Objective Measurement.

To validate the self-report smoking behavior and craving, we used a CO monitor (Micro+ Smokerlyzer, Bedfont Instruments) to measure the exhaled CO level as an objective indicator of smoker’s addiction to nicotine. This noninvasive measure has been widely used in smoking research (55, 56) and provides CO level in parts per million and percentage carboxyhemoglobin (%COHb) in smokers’ lungs and blood. We used the objective CO level in parts per million, shown on the monitor screen as a converted index of the actual number of cigarettes smoked.


IBMT is a form of mindfulness meditation that involves body relaxation, mental imagery, and mindfulness training accompanied by selected music background. Cooperation between the body and the mind is emphasized in facilitating and achieving a meditative state. The trainees concentrated on achieving a balanced state of body and mind guided by an IBMT coach and a compact disc. The method stresses no effort to control thoughts but, instead, a state of restful alertness that allows a high degree of awareness of body, mind, and environment (20, 3033).
RT involves the relaxing of different muscle groups over the face, head, shoulders, arms, legs, chest, back, abdomen, and so on, guided by a RT coach and compact disc. With eyes closed and in a sequential pattern, one is forced to concentrate on the sensation of relaxation, such as the feelings of warmth and heaviness. This progressive training helps the participant achieve physical and mental relaxation and calmness (20, 31). We trained all participants (smokers and nonsmokers) together but divided them into small groups (33). The participants received 30-min of IBMT or RT group practice every night for 10 consecutive sessions, for a total of 5 h of training (32).

Imaging Data Acquisition and Analysis.

All data were collected using a 3-Telsa Siemens Skyra scanner at the Texas Tech Neuroimaging Institute. 3D T1-weighted anatomical images were acquired using the MPRAGE sequence (TR = 1,780 ms; TE = 2.36 ms; slice thickness = 1.0 mm). A 6-min resting-state functional scan (T2* weighted images) was obtained for each participant before and after 2 wk of training with gradient echo planar sequence (Repetition time = 2,000 ms; Echo time = 27 ms; flip angle = 80°; field of view = 256 mm × 256 mm; matrix size = 64 × 64; slice thickness = 4 mm; Axial direction, 36 slices). Participants looked at a crosshair shown on a screen and did not think of anything in particular; head movement was minimized, using individually custom-made foam padding (57).
Functional data were processed using the Data Processing Assistant for Resting-State fMRI (, which is based on Statistical Parametric Mapping ( and Resting-State fMRI Data Analysis Toolkit (58). For each participant, the subsequent standard procedures included slice timing, motion correction, and spatial normalization of images into the Montreal Neurological Institute template with a resampling voxel size of 3 × 3 × 3 mm. Finally, a Gaussian filter of 5 mm full-width at half-maximum was applied to the dataset for spatial smoothing.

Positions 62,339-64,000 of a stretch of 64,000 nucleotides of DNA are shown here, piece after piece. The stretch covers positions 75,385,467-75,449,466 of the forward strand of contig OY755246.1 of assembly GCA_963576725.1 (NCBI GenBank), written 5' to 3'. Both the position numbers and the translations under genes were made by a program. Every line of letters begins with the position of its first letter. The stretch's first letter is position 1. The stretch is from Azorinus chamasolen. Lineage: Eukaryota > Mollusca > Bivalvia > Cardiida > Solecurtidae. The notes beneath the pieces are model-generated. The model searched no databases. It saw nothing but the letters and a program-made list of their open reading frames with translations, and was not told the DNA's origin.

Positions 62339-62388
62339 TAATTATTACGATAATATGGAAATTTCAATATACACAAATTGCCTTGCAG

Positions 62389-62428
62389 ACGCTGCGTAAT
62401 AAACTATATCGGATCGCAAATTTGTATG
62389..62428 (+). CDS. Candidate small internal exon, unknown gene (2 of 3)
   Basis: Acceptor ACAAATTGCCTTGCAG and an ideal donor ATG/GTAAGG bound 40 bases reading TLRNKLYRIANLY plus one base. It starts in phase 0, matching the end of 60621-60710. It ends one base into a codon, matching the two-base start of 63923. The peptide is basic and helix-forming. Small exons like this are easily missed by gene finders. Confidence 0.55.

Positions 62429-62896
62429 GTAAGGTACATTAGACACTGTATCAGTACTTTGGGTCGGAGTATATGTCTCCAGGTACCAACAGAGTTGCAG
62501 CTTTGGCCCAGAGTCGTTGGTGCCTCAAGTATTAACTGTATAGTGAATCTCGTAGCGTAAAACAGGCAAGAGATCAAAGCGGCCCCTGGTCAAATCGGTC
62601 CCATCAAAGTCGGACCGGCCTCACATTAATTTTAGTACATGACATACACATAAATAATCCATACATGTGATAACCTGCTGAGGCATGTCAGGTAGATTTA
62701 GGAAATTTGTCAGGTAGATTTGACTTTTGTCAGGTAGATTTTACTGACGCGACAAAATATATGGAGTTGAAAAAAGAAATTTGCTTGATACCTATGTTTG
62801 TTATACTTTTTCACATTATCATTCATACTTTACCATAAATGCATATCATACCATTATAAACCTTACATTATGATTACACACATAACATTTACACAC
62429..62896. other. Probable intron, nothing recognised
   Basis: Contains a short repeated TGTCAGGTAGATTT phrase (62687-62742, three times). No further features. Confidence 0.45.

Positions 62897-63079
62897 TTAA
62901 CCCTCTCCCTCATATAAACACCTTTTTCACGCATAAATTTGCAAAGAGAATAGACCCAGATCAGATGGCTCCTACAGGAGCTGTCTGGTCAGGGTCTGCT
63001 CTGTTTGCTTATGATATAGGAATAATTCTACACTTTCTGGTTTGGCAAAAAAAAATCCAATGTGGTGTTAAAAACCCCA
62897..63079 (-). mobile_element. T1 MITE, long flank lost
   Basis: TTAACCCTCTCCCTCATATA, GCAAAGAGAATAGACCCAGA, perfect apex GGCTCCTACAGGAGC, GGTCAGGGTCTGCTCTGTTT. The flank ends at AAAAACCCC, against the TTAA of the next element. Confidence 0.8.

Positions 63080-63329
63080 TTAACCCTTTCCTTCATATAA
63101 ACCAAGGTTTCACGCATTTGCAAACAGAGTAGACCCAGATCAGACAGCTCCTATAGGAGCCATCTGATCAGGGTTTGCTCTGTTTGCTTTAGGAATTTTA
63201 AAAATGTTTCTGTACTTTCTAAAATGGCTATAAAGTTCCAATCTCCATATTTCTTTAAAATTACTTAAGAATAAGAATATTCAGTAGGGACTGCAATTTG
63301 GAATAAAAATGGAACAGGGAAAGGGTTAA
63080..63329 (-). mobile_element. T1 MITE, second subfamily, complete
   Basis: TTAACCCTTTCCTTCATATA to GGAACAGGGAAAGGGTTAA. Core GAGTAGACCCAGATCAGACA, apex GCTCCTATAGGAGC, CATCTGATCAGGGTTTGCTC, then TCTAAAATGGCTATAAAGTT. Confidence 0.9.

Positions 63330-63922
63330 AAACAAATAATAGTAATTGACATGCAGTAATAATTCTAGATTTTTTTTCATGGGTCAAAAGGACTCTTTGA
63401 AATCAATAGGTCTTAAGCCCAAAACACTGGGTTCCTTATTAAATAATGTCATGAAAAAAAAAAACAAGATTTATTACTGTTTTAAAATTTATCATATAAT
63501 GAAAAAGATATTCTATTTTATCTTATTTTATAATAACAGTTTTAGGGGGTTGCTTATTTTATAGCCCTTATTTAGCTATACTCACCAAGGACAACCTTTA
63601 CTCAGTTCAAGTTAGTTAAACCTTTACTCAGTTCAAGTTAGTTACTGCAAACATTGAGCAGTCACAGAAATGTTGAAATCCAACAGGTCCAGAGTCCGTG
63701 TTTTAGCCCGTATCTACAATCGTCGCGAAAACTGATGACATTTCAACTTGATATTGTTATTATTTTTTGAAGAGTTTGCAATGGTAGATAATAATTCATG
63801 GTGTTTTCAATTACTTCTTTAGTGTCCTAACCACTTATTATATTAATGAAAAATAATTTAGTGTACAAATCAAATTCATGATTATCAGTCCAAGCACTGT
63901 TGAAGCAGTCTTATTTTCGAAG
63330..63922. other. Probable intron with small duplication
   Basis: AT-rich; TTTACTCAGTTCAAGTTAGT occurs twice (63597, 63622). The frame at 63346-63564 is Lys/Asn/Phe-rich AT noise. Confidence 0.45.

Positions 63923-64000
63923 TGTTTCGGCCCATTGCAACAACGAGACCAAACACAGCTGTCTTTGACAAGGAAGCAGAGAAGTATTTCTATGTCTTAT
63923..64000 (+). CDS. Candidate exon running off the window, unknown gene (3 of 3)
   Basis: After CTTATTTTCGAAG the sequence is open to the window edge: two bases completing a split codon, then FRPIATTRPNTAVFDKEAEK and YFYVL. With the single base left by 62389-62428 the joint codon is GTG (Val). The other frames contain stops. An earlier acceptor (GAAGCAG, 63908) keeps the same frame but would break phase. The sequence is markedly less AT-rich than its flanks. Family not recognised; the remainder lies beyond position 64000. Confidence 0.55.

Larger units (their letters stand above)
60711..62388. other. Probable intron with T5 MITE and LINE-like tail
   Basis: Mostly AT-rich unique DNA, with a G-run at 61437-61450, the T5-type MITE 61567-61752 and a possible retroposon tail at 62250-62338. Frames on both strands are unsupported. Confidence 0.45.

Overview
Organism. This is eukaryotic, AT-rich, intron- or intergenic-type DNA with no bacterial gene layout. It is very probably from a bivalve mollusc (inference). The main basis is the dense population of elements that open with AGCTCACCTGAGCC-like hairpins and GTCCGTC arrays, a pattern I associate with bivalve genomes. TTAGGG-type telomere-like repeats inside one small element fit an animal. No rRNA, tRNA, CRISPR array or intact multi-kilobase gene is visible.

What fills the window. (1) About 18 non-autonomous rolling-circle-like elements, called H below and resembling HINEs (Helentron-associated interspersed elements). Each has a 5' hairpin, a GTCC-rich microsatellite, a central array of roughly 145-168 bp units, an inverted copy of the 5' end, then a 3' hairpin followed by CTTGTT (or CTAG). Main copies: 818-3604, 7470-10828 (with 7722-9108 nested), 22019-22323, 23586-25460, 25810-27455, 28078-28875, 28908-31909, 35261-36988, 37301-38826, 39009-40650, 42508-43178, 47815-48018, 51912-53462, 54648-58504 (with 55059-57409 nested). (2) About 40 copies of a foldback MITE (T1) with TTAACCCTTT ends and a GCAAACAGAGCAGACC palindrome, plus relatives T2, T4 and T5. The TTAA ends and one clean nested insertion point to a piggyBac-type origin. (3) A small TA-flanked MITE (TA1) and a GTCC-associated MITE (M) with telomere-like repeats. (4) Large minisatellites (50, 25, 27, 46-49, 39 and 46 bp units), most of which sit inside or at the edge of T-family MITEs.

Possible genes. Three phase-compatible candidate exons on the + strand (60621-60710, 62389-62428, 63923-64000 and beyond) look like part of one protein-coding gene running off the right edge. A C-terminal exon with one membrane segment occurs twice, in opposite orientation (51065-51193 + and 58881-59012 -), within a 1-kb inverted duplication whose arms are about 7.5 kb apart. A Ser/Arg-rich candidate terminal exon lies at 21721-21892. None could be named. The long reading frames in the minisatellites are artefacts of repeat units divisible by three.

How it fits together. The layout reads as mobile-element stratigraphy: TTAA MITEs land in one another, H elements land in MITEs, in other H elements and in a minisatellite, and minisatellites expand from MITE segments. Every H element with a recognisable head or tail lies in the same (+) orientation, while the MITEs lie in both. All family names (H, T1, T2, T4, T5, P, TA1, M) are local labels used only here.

An improved approach of the ALFF method, fractional ALFF (fALFF) (34), was used for detecting regional signals change of spontaneous activity by taking the ratio of power spectrum of low-frequency (0.01–0.08 Hz) to that of the entire frequency range. Similar to the procedures of previous literature (3439), the time series of each voxel was transformed to a frequency domain after the linear trend was removed without band-pass filtering. The square root was then calculated at each frequency of the power spectrum, and finally the sum of amplitude across 0.01–0.08 Hz was divided by that across the entire frequency range (0–0.25 Hz) to obtain fALFF. The fALFF maps of nonsmokers and smokers before training were compared using two sample t tests, and the fALFF maps of smokers in the IBMT and the RT groups after training also were compared using two sample t tests. The fALFF maps of smokers in IBMT and RT groups before and after the training were compared using paired t test. All results were corrected for multiple comparisons (Pcorrected < 0.05), based on Monte Carlo stimulation (34).


We thank Elliot Stein for insightful comments. We also thank laboratory members for assistance with data collection and Chao-Gan Yan for resting analysis assistance using the Data Processing Assistant for Resting-State fMRI. This work was supported by Grant R21DA030066, Grant 973 Program 2012CB518200, and the Office of Naval Research.


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Information & Authors


Published in

Go to Proceedings of the National Academy of Sciences
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Proceedings of the National Academy of Sciences
Vol. 110 | No. 34
August 20, 2013
PubMed: 23918376


Submission history

Published online: August 5, 2013
Published in issue: August 20, 2013


  1. addiction
  2. anterior cingulate cortex
  3. brain state
  4. integrative body–mind training
  5. mindfulness


We thank Elliot Stein for insightful comments. We also thank laboratory members for assistance with data collection and Chao-Gan Yan for resting analysis assistance using the Data Processing Assistant for Resting-State fMRI. This work was supported by Grant R21DA030066, Grant 973 Program 2012CB518200, and the Office of Naval Research.



Yi-Yuan Tang1 [email protected]
Department of Psychology and Texas Tech Neuroimaging Institute, Texas Tech University, TX 79409;
Rongxiang Tang
Department of Psychology, The University of Texas at Austin, Austin, TX 78705; and
Michael I. Posner1 [email protected]
Department of Psychology, University of Oregon, OR 97403


To whom correspondence may be addressed. E-mail: [email protected] or [email protected].
Author contributions: Y.-Y.T. and M.I.P. designed research; Y.-Y.T. performed research; Y.-Y.T. and R.T. analyzed data; and Y.-Y.T., R.T., and M.I.P. wrote the paper.

Competing Interests

The authors declare no conflict of interest.